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What Happens Next?

On Monday night 18 good folk from Dibley, plus their 'vicar' and 17 from D+1, plus their 'moderator' met at D+2 whose minister chaired our first joint meeting to talk about what my apologetics tutor used to call "possible futures."  It was an interesting experience, and since then I've acted as punching bag for a few of my folk who needed to vent their frustration.  The big question that emerges is of course, what happens next... and the short answer is I really don't know.  I have some thoughts on process but most folk seem hung up on content, and specific bits of it at that.  Time will undoubtedly tell...

In the meantime, I have been working with the parable of the unfruitful fig tree in Luke (rather than the zapping of the fig tree that happened to be in the wrong place at the wrong time in Matt/Mark) and the Johannine vine imagery ready for Sunday's joint service.  Is it maybe time to call a spade a spade (or more biblically, an axe an axe)?

Reading around the fig tree story has given me a very different perspective on it.  It takes three years from planting for a fig tree to reach maturity, after which it produce fruit.  A devout, Leviticus obeying Jew in Jesus' time would also have known that the first three years' fruit was forbidden and the next year's had to be given as a thank offering to God.  Thus seven years would pass by before the grower could benefit from the harvest of figs.  Once a fig tree begins to fruit, seemingly in those conditions it will be in fruit for up to 10 months a year (which makes it even tougher on the poor zapped fig tree).  Whether the tree in the story was three years old when the landowner first came to look for fruit or seven years old (i.e. not until after he could enjoy it) is a moot point, the fact is that he kept coming back for three years and found nothing.  Fed up, he told the gardener to cut it down.  The story ends with the plea from the gardener for one more last chance... but what happens next?

The vine imagery with its ideas of grafting and pruning is one I have worked with on and off over a number of years.  Reading it this week the fate of the unfruitful branches also struck me, but I chose to stay with the fruitful ones that get pruned... but once again the question remains, what happens next?

Sunday's sermon feels like a high risk strategy, allowing the reality of these stories (which is rather scary) to speak to us and ask us precisely this question 'what happens next?'  Time for these two churches is not infinite and if we don't do something - so there are some new shoots for a new season of growth then, axe-bearing land owner or not, we will surely die.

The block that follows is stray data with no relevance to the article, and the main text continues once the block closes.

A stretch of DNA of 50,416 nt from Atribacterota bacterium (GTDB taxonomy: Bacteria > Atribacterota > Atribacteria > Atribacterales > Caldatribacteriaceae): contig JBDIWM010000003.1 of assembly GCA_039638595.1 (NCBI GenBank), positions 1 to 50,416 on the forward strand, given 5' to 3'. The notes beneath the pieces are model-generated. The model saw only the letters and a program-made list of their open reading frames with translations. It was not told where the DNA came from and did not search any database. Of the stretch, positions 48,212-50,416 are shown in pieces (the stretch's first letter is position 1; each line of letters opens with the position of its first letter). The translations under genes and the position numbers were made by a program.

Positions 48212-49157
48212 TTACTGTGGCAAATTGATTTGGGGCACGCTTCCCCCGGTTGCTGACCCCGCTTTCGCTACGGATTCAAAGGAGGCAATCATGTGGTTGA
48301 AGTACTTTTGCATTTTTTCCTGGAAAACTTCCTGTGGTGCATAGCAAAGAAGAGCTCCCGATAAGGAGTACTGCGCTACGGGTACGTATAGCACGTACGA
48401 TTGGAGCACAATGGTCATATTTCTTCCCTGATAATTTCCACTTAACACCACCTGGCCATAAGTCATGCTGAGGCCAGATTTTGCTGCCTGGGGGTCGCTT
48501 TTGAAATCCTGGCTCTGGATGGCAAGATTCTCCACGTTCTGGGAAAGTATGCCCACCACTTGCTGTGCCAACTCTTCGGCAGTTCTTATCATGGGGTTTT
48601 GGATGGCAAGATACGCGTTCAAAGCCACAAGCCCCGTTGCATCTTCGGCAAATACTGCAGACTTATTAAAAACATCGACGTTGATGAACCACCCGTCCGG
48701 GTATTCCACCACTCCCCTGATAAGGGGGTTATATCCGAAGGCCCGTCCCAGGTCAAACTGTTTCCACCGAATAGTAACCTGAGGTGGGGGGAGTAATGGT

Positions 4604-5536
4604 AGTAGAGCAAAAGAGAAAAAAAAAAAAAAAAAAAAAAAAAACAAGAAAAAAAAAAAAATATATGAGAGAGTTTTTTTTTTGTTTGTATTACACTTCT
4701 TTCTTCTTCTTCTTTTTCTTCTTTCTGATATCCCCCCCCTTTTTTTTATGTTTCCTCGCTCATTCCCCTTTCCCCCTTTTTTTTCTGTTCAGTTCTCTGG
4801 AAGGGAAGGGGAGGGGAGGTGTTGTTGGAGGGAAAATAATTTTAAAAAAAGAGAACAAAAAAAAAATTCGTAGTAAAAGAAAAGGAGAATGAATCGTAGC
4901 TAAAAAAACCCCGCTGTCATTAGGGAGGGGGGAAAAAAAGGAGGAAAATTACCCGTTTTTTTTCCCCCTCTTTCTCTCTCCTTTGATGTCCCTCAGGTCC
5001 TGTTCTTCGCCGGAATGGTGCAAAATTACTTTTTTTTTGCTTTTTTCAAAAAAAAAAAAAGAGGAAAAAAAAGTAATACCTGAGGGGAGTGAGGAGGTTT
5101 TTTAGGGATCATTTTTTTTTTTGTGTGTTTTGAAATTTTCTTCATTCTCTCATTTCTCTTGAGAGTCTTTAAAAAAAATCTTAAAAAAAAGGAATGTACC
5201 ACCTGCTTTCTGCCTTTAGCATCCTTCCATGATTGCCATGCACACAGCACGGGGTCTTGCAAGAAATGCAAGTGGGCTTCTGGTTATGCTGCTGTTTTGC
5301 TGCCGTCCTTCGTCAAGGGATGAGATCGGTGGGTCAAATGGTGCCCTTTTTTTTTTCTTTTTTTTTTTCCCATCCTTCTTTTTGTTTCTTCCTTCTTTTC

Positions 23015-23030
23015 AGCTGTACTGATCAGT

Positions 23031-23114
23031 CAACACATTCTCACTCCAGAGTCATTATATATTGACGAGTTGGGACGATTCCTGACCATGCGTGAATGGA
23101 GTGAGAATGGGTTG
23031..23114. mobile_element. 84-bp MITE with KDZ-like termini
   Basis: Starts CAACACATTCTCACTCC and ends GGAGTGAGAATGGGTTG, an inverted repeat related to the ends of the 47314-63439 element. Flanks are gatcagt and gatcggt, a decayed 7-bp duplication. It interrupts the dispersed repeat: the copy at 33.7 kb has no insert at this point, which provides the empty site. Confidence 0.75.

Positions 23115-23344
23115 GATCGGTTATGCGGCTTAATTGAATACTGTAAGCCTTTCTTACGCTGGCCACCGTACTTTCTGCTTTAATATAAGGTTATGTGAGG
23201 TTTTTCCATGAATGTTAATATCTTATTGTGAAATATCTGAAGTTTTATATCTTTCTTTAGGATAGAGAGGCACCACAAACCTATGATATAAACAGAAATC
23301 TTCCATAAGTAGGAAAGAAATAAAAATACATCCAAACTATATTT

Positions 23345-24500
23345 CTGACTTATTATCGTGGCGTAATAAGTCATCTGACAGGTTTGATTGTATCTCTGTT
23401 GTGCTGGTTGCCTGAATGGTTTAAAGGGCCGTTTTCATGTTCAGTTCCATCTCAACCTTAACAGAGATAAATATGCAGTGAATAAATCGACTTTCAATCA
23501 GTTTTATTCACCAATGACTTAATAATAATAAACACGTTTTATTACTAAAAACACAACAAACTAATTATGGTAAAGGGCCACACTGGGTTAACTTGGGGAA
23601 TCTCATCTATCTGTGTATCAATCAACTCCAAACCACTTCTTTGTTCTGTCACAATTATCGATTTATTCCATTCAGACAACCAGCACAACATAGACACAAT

It is a little tough for my folk who, on the whole have come miles in their thinking and doing. It will undoubtedly be tough for D+1 who, if they are honest, know they face almost certain death unless they do something very soon.  I worry about what  my sermon might do to them, and then I go back and re-read the passage used at my induction from Jeremiah's call 'to uproot and to tear down, to destroy and overthrow, to build and to plant.'  In case the preacher is reading (and he will in due course, I'm sure) I do not have a Messiah complex, am not into meaningless gestures but perhaps I am a very naughty girl.  Three years ago, I heard 'build and plant,' for almost two years I have served an 'uprooted' community - am I now about to destroy?  Scary.

So, what happens next?  If I escape without being linched on Sunday I will let you know.


  • He is reading - hope everything goes well on Sunday. Sometimes what is needed is a bit of courage to tell the truth: it will be fine.

  • OK, so no big stuff on the horizon then!! At least you have a handle on reality, loads of churches I see just bury their heads and wait for the inevitable. You at least have something to say that may call them into life, or lead them positively into an end. I'll pray for nerves of steel and a coating of Teflon (so any backlash won't stick). ;-)

    Oh, and thanks for the fair trade info. You are right about the core competencies. They really need looking at!

  • "Is it maybe time to call a spade a spade (or more biblically, an axe an axe)?"
    In Yorkshire of course a spade is a bloody shovel...

    Seeking to mirror reality back to a congregation so as the truth is staring them in the face is tough. 'Soft focusing' the edges with vaseline has been tried, most especially in the 70's, and the results are not great.

    God bless you as you try to serve them faithfully. I would be interested in how it pans out, and will look at you blog with interest.

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